I was rather certain that my parents had forgotten.
I was finally becoming an adult, legally adult in a world ruled by them and I was excited and apprehensive at the same time. My parents, you see, had always been very protective of me, more so than of any of my friends and it, while it had been a comfort at certain times, it had also been a nuisance as, I suppose, it would be of anyone of that age with such parents. I loved them, of course, but I wanted to fly free, try my own wings and find myself, so to speak.
This wish comes to all those on the threshold of adulthood, or nearing it.
It is a fear, really. Every time we know change is coming, for better or worse, we begin to feel fear. In some, this becomes uncertainty, in others boasting and swaggering. For me, it was neither. Or both. I am not quite sure, but I was certainly looking forward to it.
I remember that week. I was trying to slip hints as to what I desired about my coming of age, about my birthday, as all children do, as I had done ever since I was able to, but these seemed to be falling on deaf ears. Both my mother and father were strangely preoccupied, as if they were watching something before their eyes that I could not see. I received elusive, vague and even odd, at times, comments that made me simply not bring up the topic after the first few tries. It was strange. I had never seen my parents behave like this before. Unsettling would be the best way of describing it.
The week went by with nothing other than the usual. There were the semester finals, I had entered college early and in my first year, I attended study groups and a few parties to lighten the load. I could afford to, I was a good learner, even if I do say so myself. And I also had a much-envied ability to hold alcohol very well, and I never got a hangover the next day.
I think I was rather an irritating young cock, really. Proud and self-assured and sulky that I was now believing that my parents had forgotten my birthday, like some child cheated of a sweet. This, if nothing else, tells me now just how unlike an adult I really was back then. Funny that.
So, I was a dapper young lad, full of life and lust for it and arriving home on the day of my birthday after a night out with my friends from college, I found my parents waiting for me in the lounge room all prim and silent, very much unlike the lively couple who had brought me up over the years. It was deeply troubling.
“Is something the matter?” I asked, walking over to them, confused and fearing something horrible had happened. “If it’s about my going out last night. We didn't gamble, mother. I swear. Richard did, even when we told him not too. But even he didn’t lose more than a silver guinea.”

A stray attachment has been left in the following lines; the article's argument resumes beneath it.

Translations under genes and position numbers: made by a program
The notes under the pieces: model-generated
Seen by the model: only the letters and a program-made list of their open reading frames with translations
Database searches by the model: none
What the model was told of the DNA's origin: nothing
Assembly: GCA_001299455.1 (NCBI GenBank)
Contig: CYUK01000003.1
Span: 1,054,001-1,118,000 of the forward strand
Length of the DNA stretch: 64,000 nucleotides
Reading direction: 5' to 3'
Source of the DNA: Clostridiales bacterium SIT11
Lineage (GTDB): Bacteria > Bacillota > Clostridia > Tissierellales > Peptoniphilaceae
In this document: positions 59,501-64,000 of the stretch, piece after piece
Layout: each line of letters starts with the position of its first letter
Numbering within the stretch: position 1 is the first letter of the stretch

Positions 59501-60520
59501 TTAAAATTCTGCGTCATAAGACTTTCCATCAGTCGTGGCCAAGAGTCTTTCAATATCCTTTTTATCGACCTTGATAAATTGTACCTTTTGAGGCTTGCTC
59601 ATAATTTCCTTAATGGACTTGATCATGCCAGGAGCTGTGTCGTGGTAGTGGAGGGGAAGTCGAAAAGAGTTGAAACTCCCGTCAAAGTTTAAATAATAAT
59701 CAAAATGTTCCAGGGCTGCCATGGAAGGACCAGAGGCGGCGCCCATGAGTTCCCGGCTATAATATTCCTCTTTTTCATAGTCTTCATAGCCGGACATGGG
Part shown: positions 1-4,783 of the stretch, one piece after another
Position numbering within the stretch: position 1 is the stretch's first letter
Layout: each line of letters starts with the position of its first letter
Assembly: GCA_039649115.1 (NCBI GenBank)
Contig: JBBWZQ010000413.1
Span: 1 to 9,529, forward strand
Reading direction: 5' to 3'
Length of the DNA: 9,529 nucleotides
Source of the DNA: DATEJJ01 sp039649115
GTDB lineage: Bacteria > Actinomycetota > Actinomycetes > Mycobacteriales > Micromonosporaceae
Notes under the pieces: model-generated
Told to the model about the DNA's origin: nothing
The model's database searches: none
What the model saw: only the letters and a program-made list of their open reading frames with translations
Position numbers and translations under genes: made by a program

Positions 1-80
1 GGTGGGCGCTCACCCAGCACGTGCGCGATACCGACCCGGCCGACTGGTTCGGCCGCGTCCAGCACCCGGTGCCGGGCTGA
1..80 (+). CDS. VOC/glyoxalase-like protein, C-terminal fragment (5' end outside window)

“It’s not that, son.” My father said, as if he had not really heard what I had said. Usually, if I made excuses like that, I got a crisp remark from him and a disapproving look from Mother, but this time, nothing. “Sit down.”
I did, looking from one frozen face to the other, wondering what I could have possibly done, me, their pride and joy that would have elicited such a response from them.
“There’s no right way of telling you this,” Father continued, his words chilling me to the bone, “But your mother and I agree the day we got you that we would tell you on your 21st birthday.”
Frankly, I breathed a sigh of relief, picking up on his use of the word ‘got’ instead of anything one would use for a naturally born offspring.
“I’m adopted?” I said, grinning. “I rather guessed that a while ago. I’m not worried about it, dear Father, Mother and neither should you be. I consider you the best parents who ever lived and I wouldn't have anyone else. Not in a million years.”
Mother’s lips trembled and I thought that the worst was over and that she would finally stop twisting the lace of her dresses in such a tense manner. She did not and Father looked even tenser.
“Son, things are a little more complicated than that, I fear.” He said.
“What? Am I from that bad a family?” I asked, my eyes searching both their faces, trying to find some clue as to what this difficult secret could be. “Am I the son of a prostitute? Or a murderer? Did my family want to kill me?”
Father took a very deep breath and seemed to come to a decision.
“Son, your Mother and I love you very much. I think we have made that clear and there is nothing that can change that.” He paused, as if in pain and I felt more and more uncomfortable, not knowing at all what to expect. “However, we finally must tell you, know that you are old enough to make your own decisions, that you were never born at all. Not to any family. Not to us, nor to any prostitute, murderer, or other human being. You came into being, but you had no birth.”